- Created by: Alice1425
- Created on: 13-05-18 17:16
Interactions between caregivers and infants provide an insight into the type and nature of attachment.
Reciprocity is when an infant responds to the actions of another by turn taking.
The actions of the primary caregiver elicit a response from the infant.
The interaction between both individuals flows back and forth.
Meltzoff and Moore (1977) conducted an observational study whereby an adult displayed facial expressions or a hand gesture,
Following the display from the model, a dummy would be removed from the child's mouth and their expressions filmed.
There was a association between the infants' behaviour and that of the adult model, showing reciprocity.
Interactional synchrony takes place when infants mirror the actions or emotions of another person e.g. their facial expressions.
The child will move their body, or carry out the same act as their caregiver simultaneously, and the two are said to be synchronised.
This serves the sustain communication between the two caregiver and infant.
One limitation of research into caregiver-infant interactions is the questionable reliability of testing children.
This is because infants move their mouths and wave their arms constantly, which is an issue for researchers investigating intentional behaviour.
Therefore, we cannot be certain that the infants were engaging in interactional synchrony or reciprocity, as some of the behaviour may have occured by chance.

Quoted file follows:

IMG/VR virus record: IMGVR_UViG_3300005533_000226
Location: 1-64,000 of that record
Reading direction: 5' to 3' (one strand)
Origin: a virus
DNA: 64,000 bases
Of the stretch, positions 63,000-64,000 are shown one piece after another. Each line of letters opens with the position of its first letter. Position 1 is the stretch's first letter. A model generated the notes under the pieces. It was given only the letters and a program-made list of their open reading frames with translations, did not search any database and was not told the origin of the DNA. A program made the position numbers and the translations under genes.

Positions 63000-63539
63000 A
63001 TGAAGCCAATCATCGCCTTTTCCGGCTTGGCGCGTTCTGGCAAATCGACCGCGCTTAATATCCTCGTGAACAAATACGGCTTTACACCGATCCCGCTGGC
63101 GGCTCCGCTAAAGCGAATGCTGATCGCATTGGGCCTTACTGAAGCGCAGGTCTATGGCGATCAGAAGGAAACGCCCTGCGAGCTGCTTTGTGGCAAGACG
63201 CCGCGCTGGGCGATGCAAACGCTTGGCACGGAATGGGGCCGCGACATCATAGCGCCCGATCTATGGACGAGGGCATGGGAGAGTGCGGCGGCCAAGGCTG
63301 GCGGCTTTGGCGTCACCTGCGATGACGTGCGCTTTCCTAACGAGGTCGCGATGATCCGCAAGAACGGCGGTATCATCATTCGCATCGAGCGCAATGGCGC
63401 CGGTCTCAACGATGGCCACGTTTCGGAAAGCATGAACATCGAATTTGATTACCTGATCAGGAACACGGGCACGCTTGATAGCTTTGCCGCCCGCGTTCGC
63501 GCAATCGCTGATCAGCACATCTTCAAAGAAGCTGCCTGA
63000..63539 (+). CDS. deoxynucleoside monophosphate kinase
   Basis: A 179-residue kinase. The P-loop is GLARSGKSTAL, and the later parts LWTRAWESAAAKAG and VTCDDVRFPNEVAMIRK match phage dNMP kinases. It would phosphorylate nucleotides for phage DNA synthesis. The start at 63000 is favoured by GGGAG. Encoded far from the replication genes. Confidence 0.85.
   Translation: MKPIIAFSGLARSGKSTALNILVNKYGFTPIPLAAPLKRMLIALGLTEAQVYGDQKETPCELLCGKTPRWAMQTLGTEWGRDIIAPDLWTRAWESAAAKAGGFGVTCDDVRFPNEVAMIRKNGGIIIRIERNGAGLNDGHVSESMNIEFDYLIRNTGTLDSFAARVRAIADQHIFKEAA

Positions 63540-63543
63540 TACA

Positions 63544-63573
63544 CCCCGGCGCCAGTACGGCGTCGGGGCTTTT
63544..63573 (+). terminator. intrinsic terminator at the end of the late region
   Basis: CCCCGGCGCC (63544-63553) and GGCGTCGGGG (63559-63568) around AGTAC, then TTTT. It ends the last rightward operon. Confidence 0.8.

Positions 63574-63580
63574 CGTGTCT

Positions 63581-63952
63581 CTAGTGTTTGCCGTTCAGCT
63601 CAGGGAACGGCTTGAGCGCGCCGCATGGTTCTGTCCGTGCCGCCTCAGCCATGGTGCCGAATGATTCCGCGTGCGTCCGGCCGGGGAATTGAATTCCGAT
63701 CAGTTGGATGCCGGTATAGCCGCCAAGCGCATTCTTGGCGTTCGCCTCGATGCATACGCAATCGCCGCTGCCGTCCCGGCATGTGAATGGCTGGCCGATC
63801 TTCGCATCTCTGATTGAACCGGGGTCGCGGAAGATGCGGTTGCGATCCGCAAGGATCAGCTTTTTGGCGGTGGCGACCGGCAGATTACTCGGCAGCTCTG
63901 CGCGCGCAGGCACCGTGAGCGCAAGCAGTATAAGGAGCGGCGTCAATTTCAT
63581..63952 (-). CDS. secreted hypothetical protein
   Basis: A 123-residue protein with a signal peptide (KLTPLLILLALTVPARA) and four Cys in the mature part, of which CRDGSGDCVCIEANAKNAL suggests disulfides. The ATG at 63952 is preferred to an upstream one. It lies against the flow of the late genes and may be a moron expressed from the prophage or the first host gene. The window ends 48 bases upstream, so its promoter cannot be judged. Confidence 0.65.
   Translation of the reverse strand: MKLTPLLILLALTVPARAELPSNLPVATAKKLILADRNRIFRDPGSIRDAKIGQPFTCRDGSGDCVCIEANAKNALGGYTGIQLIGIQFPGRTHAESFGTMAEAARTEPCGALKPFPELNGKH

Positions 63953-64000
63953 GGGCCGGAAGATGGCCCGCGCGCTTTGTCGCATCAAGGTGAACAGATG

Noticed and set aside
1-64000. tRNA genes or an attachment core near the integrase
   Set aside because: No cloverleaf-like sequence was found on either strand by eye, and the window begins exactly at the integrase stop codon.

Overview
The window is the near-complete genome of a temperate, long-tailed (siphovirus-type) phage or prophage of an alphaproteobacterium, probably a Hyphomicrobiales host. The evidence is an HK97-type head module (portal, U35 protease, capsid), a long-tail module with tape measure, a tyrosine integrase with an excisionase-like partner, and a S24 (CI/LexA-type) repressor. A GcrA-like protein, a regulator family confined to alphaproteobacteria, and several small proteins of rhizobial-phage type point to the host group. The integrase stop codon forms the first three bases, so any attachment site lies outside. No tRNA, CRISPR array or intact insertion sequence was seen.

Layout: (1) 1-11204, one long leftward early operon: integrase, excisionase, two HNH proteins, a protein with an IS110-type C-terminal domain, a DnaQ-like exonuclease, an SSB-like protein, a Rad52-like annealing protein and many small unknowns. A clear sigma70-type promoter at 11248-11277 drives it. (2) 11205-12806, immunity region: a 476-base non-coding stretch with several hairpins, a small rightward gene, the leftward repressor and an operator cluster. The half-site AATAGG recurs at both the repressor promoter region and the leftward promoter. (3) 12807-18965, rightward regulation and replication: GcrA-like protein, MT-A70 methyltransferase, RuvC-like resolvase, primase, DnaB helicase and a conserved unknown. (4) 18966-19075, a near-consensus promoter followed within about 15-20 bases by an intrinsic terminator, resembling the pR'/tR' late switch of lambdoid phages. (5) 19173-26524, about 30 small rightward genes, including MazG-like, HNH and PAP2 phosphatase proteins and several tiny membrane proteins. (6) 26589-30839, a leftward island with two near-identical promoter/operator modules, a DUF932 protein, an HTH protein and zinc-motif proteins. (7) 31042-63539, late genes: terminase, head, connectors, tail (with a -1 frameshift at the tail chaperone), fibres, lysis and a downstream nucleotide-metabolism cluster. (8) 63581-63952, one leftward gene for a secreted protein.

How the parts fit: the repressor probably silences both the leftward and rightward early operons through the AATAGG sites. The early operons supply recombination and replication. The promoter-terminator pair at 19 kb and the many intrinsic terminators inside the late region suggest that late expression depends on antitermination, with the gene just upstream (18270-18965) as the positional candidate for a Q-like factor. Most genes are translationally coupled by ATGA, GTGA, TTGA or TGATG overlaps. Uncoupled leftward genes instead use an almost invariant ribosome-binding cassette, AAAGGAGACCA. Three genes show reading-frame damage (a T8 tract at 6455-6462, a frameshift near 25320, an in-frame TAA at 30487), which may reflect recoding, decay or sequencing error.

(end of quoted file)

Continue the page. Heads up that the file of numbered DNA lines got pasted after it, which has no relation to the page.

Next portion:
This questions the validity of research in relation to reciprocity and interactional synchrony and suggests that psychologists should be cautious when interpreting the findings from research in this area.
There are methodological problems with studying interactional synchrony using observational methods.
There is the possiblity of observer bias where the researchers consciously or unconsciously interpret bahvious to support their findings.
To address this problem, more than one observer should be used to examine the inter-observer reliability of the observations.
Recent research by Koepke et al (1983) failed to replicate the findings of Meltzoff and Moore which suggests that their results of research examining infant-caregiver interactions are unreliable.
A further criticism of Meltzoff and Moore's research is that recent research has found that only securely attached infants engage in interactional synchrony.
Isabella et al (1989) found that the more securely attached the infant, the greater the level of interactional synchrony.
This suggests that that not all children engage in interactional synchrony and that Meltzoff and Moore's original findings may have overlooked individual differences which could be a mediating factor.
Psychologists suggest that caregiver-infant interactions, such as reciprocity, are present from birth and therefore are a product of nature in order to help infants form and maintain an attachment.
However, such innate behaviours do not act in isolation and interact with the environment (e.g. caregivers) to fully apprecaite and understand the complex nature of caregiver-infant interactions.